Positive change continues to occur in Taiwan. A year ago its attitude towards new local entrants was obscure but now it is becoming clear and has fewer obstacles, further illustrated by recent changes that lower the entry barrier for a company that wishes to establish a new airline – such as a low-cost carrier. Majority Taiwanese ownership is required and the Taiwanese company establishing a LCC must be in air or sea transport or trade enterprise, a wide but not unlimited category. A new entrant would not be restricted to the tiny domestic market. The mood is that a home-grown LCC (or two) is now a question of when and who.
AirAsia and Peach could be contenders in addition to LCC subsidiaries of existing Taiwanese airlines. While air service agreements are liberalising, especially in the key Japanese market, it may still be sometime before Taiwan receives its own LCC. Landing fees outside of Taipei are being reduced but there is no definitive plan for a low-cost terminal or other incentives.
Taiwan has seen an influx of foreign LCCs and now wants its own
LCCs have been a prominent discussion topic over the past year as Taiwan has seen the entry of high-profile LCCs like Peach and Scoot complementing just under a dozen other LCCs. LCC presence in Taiwan is still small with LCCs accounting for under 4% of international seats in the first half of 2013, according to OAG. LCCs gained 0.8% marketshare between 2010 and 2012 but between 2012 and mid-2013 gained 0.7%, indicating growth is accelerating.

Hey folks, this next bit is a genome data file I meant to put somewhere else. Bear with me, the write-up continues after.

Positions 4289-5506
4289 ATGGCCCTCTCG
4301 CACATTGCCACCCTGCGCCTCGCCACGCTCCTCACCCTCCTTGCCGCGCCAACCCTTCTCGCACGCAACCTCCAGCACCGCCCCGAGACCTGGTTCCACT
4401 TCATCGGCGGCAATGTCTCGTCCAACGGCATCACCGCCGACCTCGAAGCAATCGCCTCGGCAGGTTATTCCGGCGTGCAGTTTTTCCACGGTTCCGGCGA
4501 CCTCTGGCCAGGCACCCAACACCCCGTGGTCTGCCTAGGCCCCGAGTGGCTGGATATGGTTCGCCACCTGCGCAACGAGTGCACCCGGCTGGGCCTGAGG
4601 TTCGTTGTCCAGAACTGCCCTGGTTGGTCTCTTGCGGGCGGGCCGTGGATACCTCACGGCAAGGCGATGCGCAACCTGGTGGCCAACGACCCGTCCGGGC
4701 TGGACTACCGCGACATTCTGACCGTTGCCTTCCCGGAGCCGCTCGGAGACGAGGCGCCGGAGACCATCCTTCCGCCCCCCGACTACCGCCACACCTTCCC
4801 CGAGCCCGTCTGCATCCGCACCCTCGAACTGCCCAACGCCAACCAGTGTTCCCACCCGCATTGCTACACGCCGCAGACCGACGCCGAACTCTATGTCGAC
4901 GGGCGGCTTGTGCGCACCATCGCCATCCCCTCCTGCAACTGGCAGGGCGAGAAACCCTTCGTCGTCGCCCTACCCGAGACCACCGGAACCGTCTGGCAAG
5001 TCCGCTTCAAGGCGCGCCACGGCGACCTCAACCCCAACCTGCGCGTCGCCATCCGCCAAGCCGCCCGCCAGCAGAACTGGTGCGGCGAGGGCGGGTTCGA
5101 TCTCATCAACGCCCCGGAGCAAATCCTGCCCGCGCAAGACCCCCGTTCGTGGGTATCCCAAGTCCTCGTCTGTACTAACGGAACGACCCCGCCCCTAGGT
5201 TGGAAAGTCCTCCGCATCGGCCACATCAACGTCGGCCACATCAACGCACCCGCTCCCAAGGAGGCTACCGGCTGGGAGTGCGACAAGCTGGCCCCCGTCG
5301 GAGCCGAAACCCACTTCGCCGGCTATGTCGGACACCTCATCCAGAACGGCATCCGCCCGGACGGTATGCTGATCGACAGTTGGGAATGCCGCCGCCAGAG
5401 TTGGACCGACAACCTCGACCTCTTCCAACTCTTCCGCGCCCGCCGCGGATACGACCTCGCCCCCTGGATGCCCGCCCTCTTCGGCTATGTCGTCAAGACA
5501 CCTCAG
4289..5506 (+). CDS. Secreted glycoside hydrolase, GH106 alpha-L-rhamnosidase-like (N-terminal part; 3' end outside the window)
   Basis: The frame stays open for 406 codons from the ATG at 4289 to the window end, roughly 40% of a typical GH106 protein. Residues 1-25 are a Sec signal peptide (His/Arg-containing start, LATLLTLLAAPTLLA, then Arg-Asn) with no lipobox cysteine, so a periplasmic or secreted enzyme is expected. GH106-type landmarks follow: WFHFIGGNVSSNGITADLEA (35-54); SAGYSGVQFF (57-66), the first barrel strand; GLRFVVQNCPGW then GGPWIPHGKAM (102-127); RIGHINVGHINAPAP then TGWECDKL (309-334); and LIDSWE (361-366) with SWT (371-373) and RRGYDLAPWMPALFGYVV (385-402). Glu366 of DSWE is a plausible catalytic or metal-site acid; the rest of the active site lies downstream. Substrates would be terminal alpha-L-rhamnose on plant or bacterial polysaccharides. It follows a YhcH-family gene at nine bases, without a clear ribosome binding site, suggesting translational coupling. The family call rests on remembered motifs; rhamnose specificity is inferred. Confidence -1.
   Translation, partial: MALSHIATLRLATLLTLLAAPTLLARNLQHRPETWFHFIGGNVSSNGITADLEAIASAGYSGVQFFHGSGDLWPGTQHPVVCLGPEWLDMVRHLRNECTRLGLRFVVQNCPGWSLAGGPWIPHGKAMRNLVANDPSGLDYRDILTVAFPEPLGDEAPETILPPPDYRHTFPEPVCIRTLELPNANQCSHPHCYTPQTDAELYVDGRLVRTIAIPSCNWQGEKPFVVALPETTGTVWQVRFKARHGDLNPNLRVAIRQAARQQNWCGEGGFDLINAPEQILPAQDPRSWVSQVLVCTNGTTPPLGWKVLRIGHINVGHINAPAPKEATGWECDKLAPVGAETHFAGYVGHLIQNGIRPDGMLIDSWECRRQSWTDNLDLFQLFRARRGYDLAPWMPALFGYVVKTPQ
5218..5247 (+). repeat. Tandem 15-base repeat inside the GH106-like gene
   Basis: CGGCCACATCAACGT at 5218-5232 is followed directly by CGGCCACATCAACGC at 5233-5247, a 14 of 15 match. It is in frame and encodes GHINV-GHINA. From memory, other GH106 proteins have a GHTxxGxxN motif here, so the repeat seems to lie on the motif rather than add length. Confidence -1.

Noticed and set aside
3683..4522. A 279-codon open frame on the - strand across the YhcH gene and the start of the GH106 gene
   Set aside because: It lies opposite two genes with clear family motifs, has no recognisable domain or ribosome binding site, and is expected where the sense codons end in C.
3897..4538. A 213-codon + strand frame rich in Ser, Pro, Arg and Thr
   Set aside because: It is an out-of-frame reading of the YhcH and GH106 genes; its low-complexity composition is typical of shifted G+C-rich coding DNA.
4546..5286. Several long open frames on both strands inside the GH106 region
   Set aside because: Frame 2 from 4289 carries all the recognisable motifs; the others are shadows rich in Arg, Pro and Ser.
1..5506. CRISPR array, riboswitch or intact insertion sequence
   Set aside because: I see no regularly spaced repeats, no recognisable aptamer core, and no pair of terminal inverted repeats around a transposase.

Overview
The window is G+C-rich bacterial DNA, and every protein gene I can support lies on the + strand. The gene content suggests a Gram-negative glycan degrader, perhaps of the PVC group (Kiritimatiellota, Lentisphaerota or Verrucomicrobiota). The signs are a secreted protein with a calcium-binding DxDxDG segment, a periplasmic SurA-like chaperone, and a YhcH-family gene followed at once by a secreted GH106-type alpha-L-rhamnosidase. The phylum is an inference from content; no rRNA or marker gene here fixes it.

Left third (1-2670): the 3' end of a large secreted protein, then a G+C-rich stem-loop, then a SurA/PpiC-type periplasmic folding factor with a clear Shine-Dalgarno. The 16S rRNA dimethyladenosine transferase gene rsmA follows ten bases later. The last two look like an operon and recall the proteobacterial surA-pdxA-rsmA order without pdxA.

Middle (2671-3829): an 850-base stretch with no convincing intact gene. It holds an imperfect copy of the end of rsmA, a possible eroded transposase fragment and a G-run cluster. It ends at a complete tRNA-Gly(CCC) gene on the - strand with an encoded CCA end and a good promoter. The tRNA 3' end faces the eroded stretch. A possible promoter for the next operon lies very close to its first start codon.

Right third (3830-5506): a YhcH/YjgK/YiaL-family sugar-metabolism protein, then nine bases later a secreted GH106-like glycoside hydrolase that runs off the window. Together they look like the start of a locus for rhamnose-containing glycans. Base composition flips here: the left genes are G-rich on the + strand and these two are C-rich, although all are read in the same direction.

LCC capacity share (%) of total international seats in Taiwan: 2001 to 2013*
Taiwan is seeing a few trends. It is missing out on growth being captured by foreign LCCs. As foreign LCCs grow, they will challenge the short-haul networks of incumbent Taiwanese carriers, which do not have LCC subsidiaries. Finally, Taiwan is ramping up tourism efforts and is no stranger to the formula of LCCs bringing more traffic that stimulates the economy.
The government is starting to take a pro-LCC view and trying to create measures that will facilitate the introduction of LCCs. While there are still improvements to be made, the operating environment is more favourable now.
A LCC subsidiary from an existing Taiwanese carrier looks most likely to emerge from China Airlines. Local reports indicate China Airlines has established a project group to study the LCC model while EVA Air told CAPA in Jun-2013 it is uninterested in a LCC subsidiary. The major Taiwanese operator TransAsia is interested in the LCC model but has not yet focused its attention on the matter. China Airlines and EVA Air have respective regional subsidiaries Mandarin Airlines and UNI Air, but these are unlikely to be converted to LCCs.
See related reports:
- EVA Air, now in Star Alliance, looks to grow regionally and long-haul, increasing transfer traffic
- Taiwan’s TransAsia growth Pt II: responding to LCCs, res system cutover & alliances/partnerships
For a joint venture LCC, the AirAsia Group and Japan's Peach Aviation are the obvious targets. Tigerair may also be interested but it is still making important improvements to existing subsidiaries. AirAsia has shown interest in the theoretical opportunities with a Taiwanese AOC but has shied away while regulatory conditions were not favourable. Peach has stated interest in foreign bases. Following AirAsia's withdrawal from Japan, the group has no AOC presence in North Asia, which is a developing LCC market whereas Southeast Asia is maturing.
Competitor Jetstar has a presence in Japan and is trying to launch a Hong Kong unit. There are differences between a Hong Kong and Taiwan operating base, namely Hong Kong having more open access to mainland China while Taiwan has more restricted but higher-yielding access. Costs are significantly lower in Taiwan than Hong Kong. There are also similarities. Both would be good hubs to link North Asia with Southeast Asia, although the AirAsia Group has sister carrier AirAsia X to feed passengers from North Asia to its Kuala Lumpur, and soon Bangkok, base.